Virtually everyone involved in Linq showroom has been let go, from theater manager to servers to ticket office staff.
From what we’ve heard, most of the questionable practices were violations of Caesars Entertainment policies and don’t meet the threshold for illegality, although if allegations of tax evasion are true, that’s a bigger legal issue.
Those close to the situation suspect it will not involve outside law enforcement, other than potentially the IRS. Caesars Entertainment isn’t anxious to have this dirty laundry aired publicly.
It’s worth noting Caesars Entertainment has strict policies related to not giving incentives to box office agents. This policy is alleged to have been violated, often. It’s actually not an uncommon practice in Las Vegas to grease the palms of ticket agents, but it’s prohibited at Caesars Entertainment resorts.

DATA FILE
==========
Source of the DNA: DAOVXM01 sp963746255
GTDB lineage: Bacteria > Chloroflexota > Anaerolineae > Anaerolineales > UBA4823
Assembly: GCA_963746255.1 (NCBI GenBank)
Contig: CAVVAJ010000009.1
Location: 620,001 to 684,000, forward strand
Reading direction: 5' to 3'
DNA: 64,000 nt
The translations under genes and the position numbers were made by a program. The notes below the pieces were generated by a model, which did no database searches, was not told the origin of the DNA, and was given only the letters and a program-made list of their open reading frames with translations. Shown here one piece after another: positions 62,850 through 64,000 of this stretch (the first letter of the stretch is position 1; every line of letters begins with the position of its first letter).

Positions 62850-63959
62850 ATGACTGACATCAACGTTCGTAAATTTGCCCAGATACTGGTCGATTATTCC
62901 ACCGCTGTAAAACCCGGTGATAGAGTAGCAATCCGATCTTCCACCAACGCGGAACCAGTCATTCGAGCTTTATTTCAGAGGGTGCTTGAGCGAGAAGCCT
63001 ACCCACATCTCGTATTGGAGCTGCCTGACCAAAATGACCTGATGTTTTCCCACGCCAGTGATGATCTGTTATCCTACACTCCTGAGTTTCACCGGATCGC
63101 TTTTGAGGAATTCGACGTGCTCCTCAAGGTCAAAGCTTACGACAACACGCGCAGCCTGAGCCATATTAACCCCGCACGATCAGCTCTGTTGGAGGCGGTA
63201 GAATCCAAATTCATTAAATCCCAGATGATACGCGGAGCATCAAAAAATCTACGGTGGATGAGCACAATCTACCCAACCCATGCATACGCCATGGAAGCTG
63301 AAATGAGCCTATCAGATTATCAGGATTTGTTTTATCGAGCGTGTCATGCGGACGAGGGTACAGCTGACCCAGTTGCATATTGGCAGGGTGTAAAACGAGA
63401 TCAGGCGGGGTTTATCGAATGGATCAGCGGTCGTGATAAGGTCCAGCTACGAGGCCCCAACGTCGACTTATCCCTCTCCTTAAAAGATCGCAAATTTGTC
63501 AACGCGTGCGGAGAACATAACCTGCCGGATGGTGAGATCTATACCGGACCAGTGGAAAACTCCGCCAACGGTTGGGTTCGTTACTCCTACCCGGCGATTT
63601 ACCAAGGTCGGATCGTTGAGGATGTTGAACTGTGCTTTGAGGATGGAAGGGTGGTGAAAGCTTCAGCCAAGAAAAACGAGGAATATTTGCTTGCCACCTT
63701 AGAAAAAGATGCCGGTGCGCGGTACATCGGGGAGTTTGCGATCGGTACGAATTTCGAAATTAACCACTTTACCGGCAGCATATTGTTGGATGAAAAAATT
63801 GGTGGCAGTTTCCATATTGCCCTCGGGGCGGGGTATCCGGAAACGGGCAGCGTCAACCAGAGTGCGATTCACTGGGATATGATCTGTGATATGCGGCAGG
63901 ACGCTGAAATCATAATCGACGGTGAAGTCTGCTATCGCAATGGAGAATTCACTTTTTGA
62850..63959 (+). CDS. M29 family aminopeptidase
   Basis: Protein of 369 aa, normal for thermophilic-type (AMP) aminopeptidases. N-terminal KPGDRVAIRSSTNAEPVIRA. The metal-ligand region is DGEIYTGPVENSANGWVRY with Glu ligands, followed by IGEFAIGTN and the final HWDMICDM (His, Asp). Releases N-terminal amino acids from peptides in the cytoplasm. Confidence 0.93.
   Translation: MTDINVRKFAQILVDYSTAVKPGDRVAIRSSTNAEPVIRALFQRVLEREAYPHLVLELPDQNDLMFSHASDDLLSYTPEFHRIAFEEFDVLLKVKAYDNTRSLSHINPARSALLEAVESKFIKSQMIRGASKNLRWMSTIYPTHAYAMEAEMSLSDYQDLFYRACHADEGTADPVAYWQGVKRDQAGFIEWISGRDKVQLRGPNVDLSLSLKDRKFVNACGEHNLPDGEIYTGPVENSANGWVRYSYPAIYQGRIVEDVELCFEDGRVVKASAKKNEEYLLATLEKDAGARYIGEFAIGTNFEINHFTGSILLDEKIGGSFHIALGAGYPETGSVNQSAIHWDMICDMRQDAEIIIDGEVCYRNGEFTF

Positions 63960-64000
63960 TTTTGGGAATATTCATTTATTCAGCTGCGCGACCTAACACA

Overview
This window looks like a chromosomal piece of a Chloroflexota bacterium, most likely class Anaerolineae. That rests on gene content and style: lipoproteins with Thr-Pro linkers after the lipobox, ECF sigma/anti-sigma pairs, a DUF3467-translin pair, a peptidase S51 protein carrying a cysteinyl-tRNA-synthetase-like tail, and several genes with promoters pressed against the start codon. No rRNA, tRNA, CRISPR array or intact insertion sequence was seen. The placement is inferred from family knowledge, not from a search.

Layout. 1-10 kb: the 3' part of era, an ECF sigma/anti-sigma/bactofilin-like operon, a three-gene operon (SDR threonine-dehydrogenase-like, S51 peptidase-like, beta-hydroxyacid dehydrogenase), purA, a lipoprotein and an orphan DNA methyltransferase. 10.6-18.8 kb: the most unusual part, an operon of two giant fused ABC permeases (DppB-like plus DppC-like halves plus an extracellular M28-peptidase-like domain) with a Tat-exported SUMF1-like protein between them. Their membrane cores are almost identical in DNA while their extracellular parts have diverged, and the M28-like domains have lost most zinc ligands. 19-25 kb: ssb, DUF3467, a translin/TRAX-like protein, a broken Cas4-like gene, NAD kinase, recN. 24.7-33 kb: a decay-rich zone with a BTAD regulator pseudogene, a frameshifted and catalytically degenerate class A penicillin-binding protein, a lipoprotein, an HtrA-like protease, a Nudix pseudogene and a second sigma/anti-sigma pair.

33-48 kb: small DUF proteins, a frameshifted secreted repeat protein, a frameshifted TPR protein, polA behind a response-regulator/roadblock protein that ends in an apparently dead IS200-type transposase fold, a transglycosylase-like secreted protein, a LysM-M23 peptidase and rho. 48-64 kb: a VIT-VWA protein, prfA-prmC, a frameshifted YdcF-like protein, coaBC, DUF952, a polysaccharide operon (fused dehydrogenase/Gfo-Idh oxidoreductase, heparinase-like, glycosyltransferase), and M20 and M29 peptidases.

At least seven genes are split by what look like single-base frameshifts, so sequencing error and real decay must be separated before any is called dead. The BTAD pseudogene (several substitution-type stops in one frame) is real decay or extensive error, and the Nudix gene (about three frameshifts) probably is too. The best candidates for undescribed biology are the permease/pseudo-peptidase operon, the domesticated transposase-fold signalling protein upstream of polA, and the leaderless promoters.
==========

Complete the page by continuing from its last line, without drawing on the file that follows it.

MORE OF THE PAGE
Another rumored element of “Divas” investigation relates to “comp” ticket practices. Shows report tickets as having been given away, but actually sell them and pocket the money. This skirts sales tax and LET laws.
It should be said, most of the practices mentioned fly under the radar in Las Vegas entertainment realm. What’s different with “Divas” is Caesars Entertainment’s long-standing interest in getting the show out, and declining revenue exposing irregularities in the show’s finances.
Shady practices have led to drama for Vegas shows in the past. Nathan Burton at one point is rumored to have had his theater door padlocked when the jig was up.
The fate of “Divas Las Vegas” is up in the air. Given recent revelations, other venues are sure to question whether “Divas” is a good fit, and whether the risks are worth the rewards.
Update (7/3/18): Well, no surprises here, but our story sparked a full-blown controversy, complete with apologies and PR bullshittery galore.